Horror stories and creepypastas can be intriguing, especially when building upon established lore by talented writers and artists worldwide. However, those stories can be ten times as scary when you know their events have already happened in our world. In the digital age, most of them fall within the domain of hacking and data leaks.
Several incidents have been made into cautionary tales for those unaware of the situation. Here are three spooky stories involving data breaches and digital privacy that might help you understand the vulnerability of current systems. Moreover, we also highlight a few methods that can help protect your data privacy when using the internet.
1. Uber Data Breach of 2022
In 2022, a data breach occurred within Uber’s internal servers. An 18-year-old crisis actor got hold of an employee’s credentials and sent several login requests to the central server. After receiving no response, he impersonated an IT employee and asked one of the workers through WhatsApp to authorize that his login was legitimate.
Soon after, he got a hold of all the accounts on the server, which included information on the Uber drivers, customers, and employees of the company. He began sending creepy messages over Slack. Some of the most disturbing messages were about him stating why unsecured connections can lead to crime and the abysmal pay of drivers.
This story becomes more horrifying when you realize that Uber has a shady history of hiding information about data breaches. There was a data breach in 2016, and Uber’s cybersecurity chief, Joseph Sullivan, tried to hide evidence related to it. He didn’t report the incident to the authorities or the FTC. Although he did face severe consequences three years later, it’s a reminder that those working in big tech care more about their image than the integrity of the data stored with them.
2. Dark Web Marketplace for Hacked accounts
Studies highlight how susceptible social media users are to getting their data stolen. It detailed a dark web marketplace that sold social media accounts for as low as $6. A person involved in the study completed a cryptocurrency transaction, receiving access to every relevant service for just $127.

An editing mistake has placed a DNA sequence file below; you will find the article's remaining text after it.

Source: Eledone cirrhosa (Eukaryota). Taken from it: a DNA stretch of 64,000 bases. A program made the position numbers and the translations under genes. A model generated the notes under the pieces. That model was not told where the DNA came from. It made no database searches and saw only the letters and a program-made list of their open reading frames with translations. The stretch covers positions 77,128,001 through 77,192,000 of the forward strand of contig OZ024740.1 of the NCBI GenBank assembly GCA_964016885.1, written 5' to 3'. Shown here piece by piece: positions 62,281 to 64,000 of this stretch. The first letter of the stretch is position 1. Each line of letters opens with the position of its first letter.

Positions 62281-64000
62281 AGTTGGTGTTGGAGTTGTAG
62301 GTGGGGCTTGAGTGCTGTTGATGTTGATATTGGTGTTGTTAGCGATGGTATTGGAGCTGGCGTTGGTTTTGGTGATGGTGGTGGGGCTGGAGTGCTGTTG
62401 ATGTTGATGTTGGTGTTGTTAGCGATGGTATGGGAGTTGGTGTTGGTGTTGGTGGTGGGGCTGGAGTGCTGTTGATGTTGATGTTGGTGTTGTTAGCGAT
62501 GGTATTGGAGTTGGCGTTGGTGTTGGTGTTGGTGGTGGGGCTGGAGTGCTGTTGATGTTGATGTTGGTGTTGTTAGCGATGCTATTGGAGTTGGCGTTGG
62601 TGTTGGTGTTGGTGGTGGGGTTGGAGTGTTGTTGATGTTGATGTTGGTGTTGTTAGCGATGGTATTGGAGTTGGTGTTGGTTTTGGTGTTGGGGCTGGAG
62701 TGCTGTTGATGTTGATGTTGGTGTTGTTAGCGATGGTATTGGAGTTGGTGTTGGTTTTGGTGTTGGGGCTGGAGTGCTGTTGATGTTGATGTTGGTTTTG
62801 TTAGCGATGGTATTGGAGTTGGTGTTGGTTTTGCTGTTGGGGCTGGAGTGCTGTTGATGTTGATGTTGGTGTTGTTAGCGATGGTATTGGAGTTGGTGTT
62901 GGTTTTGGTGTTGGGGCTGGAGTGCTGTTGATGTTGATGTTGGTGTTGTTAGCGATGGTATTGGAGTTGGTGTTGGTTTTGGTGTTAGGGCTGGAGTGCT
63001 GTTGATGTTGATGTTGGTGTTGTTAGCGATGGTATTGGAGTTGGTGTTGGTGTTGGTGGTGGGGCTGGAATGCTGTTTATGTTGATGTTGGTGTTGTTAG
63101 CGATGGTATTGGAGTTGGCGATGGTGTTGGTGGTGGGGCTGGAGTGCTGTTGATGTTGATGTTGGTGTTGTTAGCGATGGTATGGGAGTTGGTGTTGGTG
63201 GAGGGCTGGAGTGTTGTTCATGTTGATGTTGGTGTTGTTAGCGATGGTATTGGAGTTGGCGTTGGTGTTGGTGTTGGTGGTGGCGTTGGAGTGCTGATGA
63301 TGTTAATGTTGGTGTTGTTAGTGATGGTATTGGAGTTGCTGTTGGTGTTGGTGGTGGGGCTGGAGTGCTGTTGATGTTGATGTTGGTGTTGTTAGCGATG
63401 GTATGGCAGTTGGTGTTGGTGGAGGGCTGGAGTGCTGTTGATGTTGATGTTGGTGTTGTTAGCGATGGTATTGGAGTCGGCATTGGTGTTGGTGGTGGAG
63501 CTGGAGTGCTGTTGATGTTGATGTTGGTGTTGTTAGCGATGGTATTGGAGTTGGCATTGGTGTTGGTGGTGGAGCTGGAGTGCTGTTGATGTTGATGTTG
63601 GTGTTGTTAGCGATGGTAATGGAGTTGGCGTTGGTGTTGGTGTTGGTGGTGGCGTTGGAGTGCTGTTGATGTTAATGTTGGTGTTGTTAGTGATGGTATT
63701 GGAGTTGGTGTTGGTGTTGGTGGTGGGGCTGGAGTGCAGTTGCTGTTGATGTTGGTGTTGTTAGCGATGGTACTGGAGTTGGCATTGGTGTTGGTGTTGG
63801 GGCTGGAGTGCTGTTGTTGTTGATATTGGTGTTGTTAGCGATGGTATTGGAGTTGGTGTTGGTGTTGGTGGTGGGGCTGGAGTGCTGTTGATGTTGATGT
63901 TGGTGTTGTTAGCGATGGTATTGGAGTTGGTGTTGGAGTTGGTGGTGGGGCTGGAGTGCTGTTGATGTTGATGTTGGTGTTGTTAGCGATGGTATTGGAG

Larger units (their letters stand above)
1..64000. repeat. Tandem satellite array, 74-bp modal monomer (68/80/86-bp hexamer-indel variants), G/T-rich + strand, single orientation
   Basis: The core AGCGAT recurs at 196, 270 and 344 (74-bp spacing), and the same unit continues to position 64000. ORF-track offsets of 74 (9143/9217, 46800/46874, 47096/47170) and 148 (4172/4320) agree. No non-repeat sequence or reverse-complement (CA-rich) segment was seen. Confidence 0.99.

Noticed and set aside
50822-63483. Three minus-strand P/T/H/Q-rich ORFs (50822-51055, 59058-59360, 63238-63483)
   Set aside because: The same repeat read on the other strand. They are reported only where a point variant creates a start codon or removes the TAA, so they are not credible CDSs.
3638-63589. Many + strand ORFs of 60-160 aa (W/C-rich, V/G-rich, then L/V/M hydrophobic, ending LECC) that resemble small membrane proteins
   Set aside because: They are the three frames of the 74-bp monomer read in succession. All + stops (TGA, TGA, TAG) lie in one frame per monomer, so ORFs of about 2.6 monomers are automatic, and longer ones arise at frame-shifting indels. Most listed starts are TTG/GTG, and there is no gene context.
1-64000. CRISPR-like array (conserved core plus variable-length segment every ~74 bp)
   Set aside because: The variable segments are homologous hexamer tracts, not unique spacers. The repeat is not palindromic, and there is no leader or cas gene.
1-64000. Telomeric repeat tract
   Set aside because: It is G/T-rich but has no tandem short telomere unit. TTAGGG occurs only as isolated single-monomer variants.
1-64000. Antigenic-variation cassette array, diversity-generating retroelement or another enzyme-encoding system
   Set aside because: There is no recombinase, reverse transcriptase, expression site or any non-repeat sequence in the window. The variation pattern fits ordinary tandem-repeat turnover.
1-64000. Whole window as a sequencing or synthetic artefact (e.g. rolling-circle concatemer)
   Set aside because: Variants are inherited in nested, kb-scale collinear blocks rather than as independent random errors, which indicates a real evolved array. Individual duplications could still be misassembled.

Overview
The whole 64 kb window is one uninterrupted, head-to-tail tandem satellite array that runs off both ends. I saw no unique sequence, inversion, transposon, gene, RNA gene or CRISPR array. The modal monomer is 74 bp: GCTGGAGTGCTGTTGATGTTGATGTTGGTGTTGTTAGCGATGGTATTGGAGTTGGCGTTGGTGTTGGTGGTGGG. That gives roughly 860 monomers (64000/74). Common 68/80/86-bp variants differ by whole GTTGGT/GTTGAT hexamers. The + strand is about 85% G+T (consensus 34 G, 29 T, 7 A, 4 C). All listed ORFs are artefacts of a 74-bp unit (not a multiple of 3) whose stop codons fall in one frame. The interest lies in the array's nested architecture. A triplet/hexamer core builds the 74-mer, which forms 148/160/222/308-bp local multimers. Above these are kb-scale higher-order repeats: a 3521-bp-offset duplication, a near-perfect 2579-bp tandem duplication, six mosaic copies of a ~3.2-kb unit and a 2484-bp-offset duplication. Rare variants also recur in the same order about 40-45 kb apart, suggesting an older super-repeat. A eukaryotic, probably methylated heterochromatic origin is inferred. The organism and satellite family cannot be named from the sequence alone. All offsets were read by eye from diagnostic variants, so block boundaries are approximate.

The study also reports that most accounts were compromised through phishing attacks and social engineering. Some even had payment information linked to them, which could be used to commit fraud or launder money without the owner’s approval.
3. BRP Data Breach
BRP was a well-known company that manufactured recreational vehicles like snowmobiles and ATVs. Hackers engineered their way into the company’s internal servers and installed ransomware that locked out access for all employees.
After negotiations broke down between the company’s executives and the hackers, the employees’ personal data was released online. Some of it contained sensitive information, forcing many who worked at the company to change their identities. The company went bankrupt a few months later.
How To Protect Your Data Privacy Online
Given the gravity of the situation, it helps to arm yourself with a few methods that help protect your digital privacy online. You can find them detailed in the section below.
Don’t Open Unknown Links
Phishing attacks often occur with hackers sending malicious links to unsuspecting victims. So, you should never open an unknown link, especially those sent by unknown people or services online. Instead, you can use a link checker to verify its security. There are several you can find online for free.
Use a VPN When Surfing the Web
A Virtual Private Network (VPN) diverts your system’s internet connection to a secure server from anywhere else in the world. That means your internet traffic gets encrypted, meaning no one can see what you do while connected. Furthermore, a VPN for PC can change the IP address of your computer, making you more anonymous.
Install an Antivirus
Your Windows or Mac computer needs updated information to counter all cyber threats. Installing a third-party antivirus that utilizes advanced security protocols and receives updates daily is best. It can verify whether any data packets perform suspicious operations and alert you if a virus gets activated on your system before it does more significant damage.
Most hackers today don’t have state-of-the-art systems to hack into secure servers. Instead, they use social engineering to contact personnel with access, manipulating them into giving up the credentials. That’s why you should always keep your two-factor authentication (MFA) personal. Never give out OTPs or verify authorization from unknown login events, even if it’s someone claiming to be close to you. Furthermore, ensure that you choose a secure 2FA method.
Reading or listening to spooky stories about data breaches and digital privacy can bolster online privacy. It’s not just for yourself but also your coworkers, friends, and family to pay attention to such tales. You never know when they might become the next victims and must take drastic measures to regain their everyday lives.